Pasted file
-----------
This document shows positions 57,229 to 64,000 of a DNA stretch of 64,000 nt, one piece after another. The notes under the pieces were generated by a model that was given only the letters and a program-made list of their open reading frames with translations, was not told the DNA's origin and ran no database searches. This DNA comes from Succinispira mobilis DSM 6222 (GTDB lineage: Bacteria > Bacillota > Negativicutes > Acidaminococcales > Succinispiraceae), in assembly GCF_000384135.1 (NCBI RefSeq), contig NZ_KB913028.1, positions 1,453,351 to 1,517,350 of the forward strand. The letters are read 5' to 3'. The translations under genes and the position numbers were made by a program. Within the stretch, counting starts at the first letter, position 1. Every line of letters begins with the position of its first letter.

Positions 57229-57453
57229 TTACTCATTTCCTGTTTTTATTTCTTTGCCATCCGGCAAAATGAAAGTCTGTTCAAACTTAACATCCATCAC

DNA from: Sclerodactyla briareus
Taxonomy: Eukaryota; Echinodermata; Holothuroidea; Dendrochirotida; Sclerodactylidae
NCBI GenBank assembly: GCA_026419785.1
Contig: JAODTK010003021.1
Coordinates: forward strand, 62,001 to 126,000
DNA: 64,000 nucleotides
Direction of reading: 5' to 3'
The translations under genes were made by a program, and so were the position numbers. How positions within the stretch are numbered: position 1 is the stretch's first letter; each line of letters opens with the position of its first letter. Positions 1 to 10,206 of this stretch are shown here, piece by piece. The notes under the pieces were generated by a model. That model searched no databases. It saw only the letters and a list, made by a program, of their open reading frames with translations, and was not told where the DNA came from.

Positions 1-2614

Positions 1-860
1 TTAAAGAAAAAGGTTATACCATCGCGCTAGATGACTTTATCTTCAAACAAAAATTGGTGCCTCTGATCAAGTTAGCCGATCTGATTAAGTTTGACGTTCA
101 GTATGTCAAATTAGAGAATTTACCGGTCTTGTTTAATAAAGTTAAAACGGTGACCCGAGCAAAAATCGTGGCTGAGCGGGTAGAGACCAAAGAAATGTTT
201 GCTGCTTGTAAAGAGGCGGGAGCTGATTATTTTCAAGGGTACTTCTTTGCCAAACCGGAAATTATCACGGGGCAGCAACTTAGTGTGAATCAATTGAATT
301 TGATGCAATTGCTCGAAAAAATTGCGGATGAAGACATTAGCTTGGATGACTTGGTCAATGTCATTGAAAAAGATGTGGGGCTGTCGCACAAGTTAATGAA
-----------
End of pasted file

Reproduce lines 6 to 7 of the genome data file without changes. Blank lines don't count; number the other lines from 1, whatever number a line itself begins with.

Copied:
NCBI GenBank assembly: GCA_026419785.1
Contig: JAODTK010003021.1